In practice, though, most B2B companies end up going just with the first, since the 2nd can be resource-intensive.

So, for the context of this article, we’re specifically going to be talking about content marketing in terms of written blog content (but what we’re going to cover will also be semi-relevant for YouTube content).

Why B2B Content Marketing?

Still on the fence about whether content marketing is good for your business?

Here are some of the best benefits you can get:

  1. Drive traffic & leads. If you promote your content right, you’ll start seeing traffic coming to your website just to read your content (and sometimes, convert to leads).
  2. Establish yourself as a domain expert. This one’s especially relevant for service companies. Let’s say you’re a law firm, and someone reads a guide about a specific topic they have an issue with. They’re a lot more likely to come to you (the authority on the topic), than any other law firm.
  3. Building relationships. Your content allows you to get more reach and establish relationships with influencers or connections in the niche.

At Apollo Digital, we reap the benefits of all 3. Our content drives a ton of traffic, for example:

Google Analytics

This single blog post we published and promoted got us around 11k traffic and 20+ leads.

Don't think content marketing works for your niche? Check out these 11+ other B2B marketing strategies.

How to Do B2B Content Marketing

If you’ve read most guides on content marketing, you’d probably agree with us that it's way too much theory and not enough practice.

So, we’re going to do something much better. We’ll give you our own personal content marketing process that allows us to drive 5 - 100 leads per published blog post.

The process comes in 5 steps…

  1. Come up with content ideas
  2. Create a content calendar
  3. Writing!
  4. Promoting the content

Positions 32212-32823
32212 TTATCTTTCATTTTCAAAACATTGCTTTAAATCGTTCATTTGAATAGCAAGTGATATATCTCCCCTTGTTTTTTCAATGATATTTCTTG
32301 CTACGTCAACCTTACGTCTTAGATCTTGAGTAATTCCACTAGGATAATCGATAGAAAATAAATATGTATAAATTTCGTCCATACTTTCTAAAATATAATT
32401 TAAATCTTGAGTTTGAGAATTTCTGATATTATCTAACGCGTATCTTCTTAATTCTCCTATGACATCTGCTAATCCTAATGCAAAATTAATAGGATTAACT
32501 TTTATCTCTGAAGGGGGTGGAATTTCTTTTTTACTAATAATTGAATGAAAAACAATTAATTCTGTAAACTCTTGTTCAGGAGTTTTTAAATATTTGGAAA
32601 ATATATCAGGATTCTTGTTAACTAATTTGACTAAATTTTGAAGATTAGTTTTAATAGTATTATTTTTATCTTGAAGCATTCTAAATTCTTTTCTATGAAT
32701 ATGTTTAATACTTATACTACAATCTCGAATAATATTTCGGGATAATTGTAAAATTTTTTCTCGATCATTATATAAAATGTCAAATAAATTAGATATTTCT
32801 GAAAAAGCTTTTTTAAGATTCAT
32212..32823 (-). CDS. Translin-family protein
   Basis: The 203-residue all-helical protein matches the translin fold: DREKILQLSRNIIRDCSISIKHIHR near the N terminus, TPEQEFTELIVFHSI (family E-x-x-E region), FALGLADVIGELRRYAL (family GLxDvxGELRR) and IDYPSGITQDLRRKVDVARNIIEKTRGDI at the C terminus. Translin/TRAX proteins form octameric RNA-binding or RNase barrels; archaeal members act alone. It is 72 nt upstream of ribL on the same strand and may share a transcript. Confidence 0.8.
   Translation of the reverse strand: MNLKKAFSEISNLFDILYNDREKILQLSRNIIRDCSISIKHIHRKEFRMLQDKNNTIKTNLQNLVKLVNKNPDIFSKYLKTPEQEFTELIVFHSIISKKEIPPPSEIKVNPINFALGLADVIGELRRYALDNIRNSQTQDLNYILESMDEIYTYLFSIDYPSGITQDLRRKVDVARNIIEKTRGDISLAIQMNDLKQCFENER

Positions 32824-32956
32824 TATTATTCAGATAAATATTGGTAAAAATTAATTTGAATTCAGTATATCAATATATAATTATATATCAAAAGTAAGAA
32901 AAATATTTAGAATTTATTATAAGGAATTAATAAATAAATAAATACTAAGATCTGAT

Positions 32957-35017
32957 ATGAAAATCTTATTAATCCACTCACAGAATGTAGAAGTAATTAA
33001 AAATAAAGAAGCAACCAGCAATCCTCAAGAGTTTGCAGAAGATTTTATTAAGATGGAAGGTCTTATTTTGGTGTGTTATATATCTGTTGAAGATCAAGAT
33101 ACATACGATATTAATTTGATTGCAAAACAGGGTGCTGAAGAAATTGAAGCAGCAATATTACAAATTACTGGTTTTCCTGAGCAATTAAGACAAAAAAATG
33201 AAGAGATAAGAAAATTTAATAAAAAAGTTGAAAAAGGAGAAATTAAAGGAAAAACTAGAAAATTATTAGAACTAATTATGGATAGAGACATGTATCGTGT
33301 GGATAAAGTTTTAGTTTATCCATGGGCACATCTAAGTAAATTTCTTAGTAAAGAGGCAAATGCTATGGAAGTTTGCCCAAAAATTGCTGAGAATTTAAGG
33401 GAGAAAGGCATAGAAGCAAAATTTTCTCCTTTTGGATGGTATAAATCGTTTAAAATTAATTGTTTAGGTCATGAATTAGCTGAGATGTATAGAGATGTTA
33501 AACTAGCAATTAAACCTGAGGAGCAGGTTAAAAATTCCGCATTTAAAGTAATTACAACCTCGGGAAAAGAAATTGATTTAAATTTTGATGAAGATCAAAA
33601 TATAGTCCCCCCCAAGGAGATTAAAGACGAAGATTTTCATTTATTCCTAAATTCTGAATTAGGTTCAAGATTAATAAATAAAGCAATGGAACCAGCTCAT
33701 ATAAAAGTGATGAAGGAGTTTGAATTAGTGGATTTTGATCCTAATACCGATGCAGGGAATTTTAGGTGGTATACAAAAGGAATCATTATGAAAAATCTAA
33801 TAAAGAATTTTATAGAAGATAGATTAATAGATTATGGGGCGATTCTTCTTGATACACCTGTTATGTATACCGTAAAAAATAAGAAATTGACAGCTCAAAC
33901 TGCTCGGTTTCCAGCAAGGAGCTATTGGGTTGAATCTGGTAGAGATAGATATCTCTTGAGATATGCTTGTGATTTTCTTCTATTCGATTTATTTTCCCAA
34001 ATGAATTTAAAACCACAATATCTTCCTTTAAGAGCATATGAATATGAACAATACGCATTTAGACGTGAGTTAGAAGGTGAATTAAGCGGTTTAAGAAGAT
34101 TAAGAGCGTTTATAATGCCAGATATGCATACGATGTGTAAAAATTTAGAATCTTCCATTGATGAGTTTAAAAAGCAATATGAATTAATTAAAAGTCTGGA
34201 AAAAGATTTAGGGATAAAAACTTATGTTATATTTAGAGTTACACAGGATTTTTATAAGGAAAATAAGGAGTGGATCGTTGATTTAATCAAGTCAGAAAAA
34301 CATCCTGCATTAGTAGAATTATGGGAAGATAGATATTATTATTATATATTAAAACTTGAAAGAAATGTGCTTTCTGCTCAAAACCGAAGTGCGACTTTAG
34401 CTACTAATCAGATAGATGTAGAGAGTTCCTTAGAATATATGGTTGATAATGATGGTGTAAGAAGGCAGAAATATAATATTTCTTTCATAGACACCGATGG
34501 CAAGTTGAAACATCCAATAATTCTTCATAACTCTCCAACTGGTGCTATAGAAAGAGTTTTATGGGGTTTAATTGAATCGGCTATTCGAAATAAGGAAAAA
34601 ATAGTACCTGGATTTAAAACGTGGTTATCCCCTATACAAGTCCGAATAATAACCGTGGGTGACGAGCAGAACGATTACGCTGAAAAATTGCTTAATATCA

5. Keeping track of the right metrics

So, let’s cover them one by one…

Note
5 to 100 leads is quite a big gap, right? Well, here’s the thing - not everything you’ll ever publish is going to get you results. One post can get you 0 results, while another can get you over a hundred leads.

Step #1 - Come Up With Content Ideas

First things first - we’ll need to figure out what kind of content your audience would appreciate.

Think around your customer’s pain points - what problem does your product/service solve?

For example, at Apollo Digital, we help our clients with their digital marketing. As such, our target audience’s pain points are:

  • Deciding on which marketing channels to focus on
  • Getting results with a specific marketing channel

As such, we create content that teaches our audience digital marketing:

Heck, even this article is an example of our content marketing.

By teaching you how to do B2B content marketing, we position ourselves as experts on the topic, making it more likely for you to come to us if you need marketing help or advice.

Now, one thing to keep in mind is that your content should NOT be all about your product/service.

Let’s say you’re selling CRM software. Your articles should NOT be about “Why you need CRM software” or “Why OUR CRM software is so amazing.”

Those are not real pain points. Instead, you should focus on teaching your readers how to sell instead, and upselling your CRM along the way.

DO:

The Champion’s Guide to Sales

X+ Best Cold Outreach Email Examples

DON’T:

Why you really need our CRM software (it’s amazing!)
Top 20 benefits of our CRM software

Now, let’s get back to the topic - how do you come up with the best content ideas?

The typical method is the following:

  1. Create a Google Sheet to keep track of content ideas
  2. Sit down with your team and think about your customer’s needs and pain points